Huntington disease is a neurodegenerative disease that is caused by a buildup of the toxic huntingtin protein which causes the progressive breakdown of the nerve cells in the brain. Symptoms include psychiatric symptoms, impairments of voluntary movements, and dementia.
One in 10,000 Canadians suffer from the genetic condition, which has no known cure. The autosomal dominant disorder is caused by a single known genetic mutation, and a person needs only one copy of the defective gene to develop the disorder. Children of a parent with Huntington disease have a 50% chance of inheriting the condition.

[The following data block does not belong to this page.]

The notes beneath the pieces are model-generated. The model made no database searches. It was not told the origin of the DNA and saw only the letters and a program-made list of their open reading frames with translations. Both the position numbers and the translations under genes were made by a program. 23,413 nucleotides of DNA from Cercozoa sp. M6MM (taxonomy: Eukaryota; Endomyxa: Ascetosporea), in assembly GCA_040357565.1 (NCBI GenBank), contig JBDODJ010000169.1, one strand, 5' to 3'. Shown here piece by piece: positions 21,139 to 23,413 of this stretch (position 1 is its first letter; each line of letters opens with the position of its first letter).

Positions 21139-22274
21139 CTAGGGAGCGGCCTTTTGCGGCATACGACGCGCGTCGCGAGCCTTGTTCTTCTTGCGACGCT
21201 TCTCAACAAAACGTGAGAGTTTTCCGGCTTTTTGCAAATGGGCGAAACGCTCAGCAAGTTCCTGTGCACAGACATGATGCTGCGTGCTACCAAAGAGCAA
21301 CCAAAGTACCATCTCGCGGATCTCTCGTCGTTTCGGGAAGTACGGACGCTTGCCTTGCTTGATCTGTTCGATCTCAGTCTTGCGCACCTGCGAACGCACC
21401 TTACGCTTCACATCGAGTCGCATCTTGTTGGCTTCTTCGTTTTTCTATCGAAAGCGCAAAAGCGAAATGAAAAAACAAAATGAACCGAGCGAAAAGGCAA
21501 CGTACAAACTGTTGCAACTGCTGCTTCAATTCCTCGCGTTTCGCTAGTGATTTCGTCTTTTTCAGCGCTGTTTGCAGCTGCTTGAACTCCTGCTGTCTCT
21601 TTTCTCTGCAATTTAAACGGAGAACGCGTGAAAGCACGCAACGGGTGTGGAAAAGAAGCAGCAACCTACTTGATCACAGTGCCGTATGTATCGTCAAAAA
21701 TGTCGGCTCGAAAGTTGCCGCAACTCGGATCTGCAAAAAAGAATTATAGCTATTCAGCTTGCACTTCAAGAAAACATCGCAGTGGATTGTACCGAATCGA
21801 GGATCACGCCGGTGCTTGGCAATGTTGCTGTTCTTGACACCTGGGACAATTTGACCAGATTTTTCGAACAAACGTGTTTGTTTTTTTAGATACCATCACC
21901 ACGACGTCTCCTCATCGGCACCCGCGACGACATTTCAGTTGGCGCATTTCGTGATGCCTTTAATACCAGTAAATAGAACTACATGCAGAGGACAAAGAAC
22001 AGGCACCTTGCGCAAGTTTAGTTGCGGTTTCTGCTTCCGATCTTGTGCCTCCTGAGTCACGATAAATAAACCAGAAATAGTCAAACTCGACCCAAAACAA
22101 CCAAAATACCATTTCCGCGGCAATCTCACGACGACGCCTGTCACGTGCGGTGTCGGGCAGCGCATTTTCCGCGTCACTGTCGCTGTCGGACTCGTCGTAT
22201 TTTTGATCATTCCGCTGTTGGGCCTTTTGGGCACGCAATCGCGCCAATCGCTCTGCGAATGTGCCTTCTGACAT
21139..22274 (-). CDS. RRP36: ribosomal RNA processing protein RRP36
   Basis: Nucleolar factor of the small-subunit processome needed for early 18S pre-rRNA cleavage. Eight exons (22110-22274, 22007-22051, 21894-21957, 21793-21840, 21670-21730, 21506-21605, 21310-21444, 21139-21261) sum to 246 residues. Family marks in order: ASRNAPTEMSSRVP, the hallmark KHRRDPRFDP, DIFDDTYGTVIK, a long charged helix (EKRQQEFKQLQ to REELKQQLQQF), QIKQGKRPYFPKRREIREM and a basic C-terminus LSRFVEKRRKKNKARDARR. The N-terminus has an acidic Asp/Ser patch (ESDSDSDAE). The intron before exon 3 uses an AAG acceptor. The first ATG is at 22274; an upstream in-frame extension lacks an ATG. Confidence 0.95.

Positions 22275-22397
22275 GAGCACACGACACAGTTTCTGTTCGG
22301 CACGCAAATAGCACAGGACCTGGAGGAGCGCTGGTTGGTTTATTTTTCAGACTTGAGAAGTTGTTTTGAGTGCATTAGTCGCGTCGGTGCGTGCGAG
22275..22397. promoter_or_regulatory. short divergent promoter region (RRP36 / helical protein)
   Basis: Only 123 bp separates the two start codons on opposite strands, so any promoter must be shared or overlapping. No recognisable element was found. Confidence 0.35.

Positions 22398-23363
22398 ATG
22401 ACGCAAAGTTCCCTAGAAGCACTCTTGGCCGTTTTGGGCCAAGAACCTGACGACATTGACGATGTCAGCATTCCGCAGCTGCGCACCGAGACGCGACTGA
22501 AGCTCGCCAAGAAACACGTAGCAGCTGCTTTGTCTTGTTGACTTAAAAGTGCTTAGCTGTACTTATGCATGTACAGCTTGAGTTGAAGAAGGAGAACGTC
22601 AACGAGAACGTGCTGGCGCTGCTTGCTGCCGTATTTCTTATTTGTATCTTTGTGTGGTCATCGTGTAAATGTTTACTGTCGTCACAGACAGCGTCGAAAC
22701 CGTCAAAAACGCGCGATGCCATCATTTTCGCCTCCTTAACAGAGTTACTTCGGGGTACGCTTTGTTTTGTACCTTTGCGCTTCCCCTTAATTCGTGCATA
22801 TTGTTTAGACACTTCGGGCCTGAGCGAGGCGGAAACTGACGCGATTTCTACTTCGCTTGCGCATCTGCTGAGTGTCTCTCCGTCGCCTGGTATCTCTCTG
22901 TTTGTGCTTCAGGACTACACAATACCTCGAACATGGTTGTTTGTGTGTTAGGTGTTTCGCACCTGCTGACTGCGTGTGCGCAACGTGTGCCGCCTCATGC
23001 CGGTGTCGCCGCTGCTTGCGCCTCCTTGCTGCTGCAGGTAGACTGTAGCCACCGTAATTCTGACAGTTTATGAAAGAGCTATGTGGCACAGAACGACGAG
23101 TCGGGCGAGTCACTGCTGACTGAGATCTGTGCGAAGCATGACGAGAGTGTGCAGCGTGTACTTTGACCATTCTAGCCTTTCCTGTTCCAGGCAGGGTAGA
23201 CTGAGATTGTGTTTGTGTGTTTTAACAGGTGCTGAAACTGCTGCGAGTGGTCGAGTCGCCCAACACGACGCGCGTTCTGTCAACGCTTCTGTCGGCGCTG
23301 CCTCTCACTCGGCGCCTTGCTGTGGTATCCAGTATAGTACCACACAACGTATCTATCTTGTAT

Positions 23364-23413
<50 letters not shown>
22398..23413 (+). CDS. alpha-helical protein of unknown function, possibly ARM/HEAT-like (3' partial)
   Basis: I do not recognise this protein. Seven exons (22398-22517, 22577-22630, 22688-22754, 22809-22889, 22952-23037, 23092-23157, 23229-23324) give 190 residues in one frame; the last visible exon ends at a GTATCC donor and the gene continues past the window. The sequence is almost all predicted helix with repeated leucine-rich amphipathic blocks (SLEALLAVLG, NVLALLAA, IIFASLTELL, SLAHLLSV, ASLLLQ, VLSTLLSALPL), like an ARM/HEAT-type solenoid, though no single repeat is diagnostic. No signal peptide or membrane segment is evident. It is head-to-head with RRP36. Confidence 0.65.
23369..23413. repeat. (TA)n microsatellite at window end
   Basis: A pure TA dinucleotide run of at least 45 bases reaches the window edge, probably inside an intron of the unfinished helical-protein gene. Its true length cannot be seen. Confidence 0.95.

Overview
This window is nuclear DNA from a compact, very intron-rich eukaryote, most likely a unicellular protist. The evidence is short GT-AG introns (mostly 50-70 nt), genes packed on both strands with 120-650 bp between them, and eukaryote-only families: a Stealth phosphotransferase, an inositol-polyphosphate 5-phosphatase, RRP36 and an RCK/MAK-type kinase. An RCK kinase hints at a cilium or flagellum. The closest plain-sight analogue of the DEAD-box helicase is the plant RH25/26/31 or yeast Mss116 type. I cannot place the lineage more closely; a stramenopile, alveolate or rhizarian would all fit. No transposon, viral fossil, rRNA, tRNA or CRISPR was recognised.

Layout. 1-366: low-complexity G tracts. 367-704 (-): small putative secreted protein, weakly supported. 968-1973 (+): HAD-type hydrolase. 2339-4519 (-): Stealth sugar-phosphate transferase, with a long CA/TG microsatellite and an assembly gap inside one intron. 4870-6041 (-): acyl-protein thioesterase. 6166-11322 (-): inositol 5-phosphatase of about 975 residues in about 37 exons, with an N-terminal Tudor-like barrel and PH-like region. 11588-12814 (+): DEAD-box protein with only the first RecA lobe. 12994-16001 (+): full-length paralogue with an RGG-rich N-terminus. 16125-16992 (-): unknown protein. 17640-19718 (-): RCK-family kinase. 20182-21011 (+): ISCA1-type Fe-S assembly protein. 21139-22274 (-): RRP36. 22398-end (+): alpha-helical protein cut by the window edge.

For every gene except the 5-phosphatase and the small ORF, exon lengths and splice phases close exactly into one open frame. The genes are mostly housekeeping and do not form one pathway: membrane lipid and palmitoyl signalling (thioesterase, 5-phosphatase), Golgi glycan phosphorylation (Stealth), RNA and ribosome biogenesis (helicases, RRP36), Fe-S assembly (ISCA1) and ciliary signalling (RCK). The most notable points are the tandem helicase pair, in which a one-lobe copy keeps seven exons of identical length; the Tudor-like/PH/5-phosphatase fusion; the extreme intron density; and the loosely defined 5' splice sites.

International researchers, including a team from UBC, conducted a trial with 46 patients in Canada, the UK and Germany with early stage Huntington disease. These patients were either given medication or a placebo to see if the drug was effective in reducing the buildup of the toxic huntingtin protein.
The study showed that the R07234292 drug can safely decrease levels of the huntingtin protein in humans. Further trials are required before it can determine if the treatment is able to slow or halt the progression of the symptoms of Huntington disease.
Source: Science Daily
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